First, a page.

Figure 1.

(a) Native fundus photo at the time of presentation. Macular hole (MH): the apex measurement of 700 μm and the base measurement of 900 μm; best-corrected visual acuity (BCVA): 20/200. (b) Optical coherence tomography scan at the time of presentation. MH: the apex measurement of 700 μm and the base measurement of 900 μm; BCVA 20/200.

Optical coherence tomography scan at 1-week follow-up with best-corrected visual acuity of 20/80. Silicone oil tamponade.

Figure 2.

Optical coherence tomography scan at 1-week follow-up with best-corrected visual acuity of 20/80. Silicone oil tamponade.

(Left) Native fundus photo with closed macular hole and harvested site; at 1-month follow-up with best-corrected visual acuity (BCVA) of 20/60. Silicone oil tamponade. (Right) Optical coherence tomography scan at 1-month follow-up with BCVA 20/60. Silicone oil tamponade.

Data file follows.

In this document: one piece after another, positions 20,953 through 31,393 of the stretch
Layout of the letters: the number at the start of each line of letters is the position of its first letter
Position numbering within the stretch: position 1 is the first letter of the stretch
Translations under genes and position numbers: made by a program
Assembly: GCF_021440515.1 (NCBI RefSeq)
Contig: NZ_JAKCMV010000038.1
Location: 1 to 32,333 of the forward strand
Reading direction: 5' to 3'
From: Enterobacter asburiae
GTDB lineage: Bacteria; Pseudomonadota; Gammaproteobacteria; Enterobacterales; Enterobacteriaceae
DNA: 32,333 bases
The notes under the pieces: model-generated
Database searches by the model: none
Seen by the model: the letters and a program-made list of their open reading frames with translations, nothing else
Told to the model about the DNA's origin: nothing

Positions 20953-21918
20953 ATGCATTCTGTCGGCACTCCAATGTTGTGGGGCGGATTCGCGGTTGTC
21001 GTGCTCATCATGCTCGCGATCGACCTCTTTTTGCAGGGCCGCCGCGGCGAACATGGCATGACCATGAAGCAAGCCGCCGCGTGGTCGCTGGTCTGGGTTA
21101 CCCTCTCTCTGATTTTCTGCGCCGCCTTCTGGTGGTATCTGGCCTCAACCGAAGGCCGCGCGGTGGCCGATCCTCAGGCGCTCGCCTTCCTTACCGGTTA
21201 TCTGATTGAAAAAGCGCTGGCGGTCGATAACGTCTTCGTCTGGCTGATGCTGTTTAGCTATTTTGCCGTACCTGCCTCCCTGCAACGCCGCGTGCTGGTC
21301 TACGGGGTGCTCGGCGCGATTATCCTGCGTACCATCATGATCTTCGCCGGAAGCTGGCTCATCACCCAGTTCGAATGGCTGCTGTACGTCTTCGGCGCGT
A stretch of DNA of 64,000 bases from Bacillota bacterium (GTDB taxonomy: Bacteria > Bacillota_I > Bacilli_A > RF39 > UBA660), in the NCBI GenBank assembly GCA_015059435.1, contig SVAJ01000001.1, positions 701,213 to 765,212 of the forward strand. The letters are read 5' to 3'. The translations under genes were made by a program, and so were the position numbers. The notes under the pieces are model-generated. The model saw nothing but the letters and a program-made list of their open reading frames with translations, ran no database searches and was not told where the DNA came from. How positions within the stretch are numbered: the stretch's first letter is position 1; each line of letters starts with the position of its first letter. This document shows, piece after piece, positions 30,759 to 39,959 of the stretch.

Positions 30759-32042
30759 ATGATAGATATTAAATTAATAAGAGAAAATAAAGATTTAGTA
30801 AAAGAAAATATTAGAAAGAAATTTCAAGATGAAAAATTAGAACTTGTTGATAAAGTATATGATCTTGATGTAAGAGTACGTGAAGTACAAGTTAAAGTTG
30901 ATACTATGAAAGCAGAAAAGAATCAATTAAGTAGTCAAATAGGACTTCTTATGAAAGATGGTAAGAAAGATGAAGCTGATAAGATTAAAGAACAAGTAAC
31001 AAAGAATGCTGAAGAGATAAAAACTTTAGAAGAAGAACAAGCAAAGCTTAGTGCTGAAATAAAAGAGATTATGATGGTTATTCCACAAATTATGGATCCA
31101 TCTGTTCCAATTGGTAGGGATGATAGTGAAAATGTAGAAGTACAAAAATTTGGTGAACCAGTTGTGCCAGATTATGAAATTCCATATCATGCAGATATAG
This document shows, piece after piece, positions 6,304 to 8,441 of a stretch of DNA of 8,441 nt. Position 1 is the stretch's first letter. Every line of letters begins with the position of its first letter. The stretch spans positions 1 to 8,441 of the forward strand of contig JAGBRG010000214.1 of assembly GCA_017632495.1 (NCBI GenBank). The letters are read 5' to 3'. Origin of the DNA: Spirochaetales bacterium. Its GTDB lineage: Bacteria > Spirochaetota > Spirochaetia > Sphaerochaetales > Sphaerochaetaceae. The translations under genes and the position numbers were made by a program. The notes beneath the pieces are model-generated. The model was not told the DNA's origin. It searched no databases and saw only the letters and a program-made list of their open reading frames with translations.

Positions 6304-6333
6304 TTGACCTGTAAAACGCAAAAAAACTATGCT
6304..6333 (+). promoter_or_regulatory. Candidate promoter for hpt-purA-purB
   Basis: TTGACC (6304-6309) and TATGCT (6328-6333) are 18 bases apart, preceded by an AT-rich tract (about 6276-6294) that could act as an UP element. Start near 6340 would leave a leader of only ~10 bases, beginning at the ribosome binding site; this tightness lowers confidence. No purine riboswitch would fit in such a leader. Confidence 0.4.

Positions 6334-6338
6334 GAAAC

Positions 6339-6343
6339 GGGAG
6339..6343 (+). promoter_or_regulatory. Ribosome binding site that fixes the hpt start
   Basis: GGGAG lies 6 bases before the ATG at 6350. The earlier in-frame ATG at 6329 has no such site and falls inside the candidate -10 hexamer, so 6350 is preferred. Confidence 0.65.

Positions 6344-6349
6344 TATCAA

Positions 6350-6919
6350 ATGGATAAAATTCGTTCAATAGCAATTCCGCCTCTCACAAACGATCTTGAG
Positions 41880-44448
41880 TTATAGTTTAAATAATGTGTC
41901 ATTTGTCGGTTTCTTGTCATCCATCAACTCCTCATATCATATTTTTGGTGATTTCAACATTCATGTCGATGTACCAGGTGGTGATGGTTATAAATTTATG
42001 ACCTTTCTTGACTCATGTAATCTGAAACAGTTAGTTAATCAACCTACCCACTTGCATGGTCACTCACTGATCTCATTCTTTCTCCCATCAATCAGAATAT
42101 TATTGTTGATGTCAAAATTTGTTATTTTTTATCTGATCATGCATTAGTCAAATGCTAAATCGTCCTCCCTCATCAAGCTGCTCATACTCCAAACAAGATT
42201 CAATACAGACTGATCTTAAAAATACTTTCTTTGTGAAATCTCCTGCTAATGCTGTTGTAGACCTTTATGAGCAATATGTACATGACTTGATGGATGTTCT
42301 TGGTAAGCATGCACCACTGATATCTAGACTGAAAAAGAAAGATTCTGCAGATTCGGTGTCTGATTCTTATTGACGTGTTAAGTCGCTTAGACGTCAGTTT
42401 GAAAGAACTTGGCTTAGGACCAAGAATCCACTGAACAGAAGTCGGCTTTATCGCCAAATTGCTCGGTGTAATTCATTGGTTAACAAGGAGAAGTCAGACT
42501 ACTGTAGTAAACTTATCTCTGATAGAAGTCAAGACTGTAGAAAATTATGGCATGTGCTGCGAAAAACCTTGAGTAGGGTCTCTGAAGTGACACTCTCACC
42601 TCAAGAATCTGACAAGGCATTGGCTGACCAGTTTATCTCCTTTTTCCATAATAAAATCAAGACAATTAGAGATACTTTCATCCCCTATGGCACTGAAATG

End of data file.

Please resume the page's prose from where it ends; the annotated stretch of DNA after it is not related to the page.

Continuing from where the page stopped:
Figure 3.

(Left) Native fundus photo with closed macular hole and harvested site; at 1-month follow-up with best-corrected visual acuity (BCVA) of 20/60. Silicone oil tamponade. (Right) Optical coherence tomography scan at 1-month follow-up with BCVA 20/60. Silicone oil tamponade.

(Left) Native fundus photo with closed macular hole and harvested site; at 3-month follow-up with best-corrected visual acuity (BCVA) of 20/60. Silicone oil tamponade. (Right) Optical coherence tomography scan at 3-month follow-up with BCVA of 20/60. Silicone oil tamponade.

Figure 4.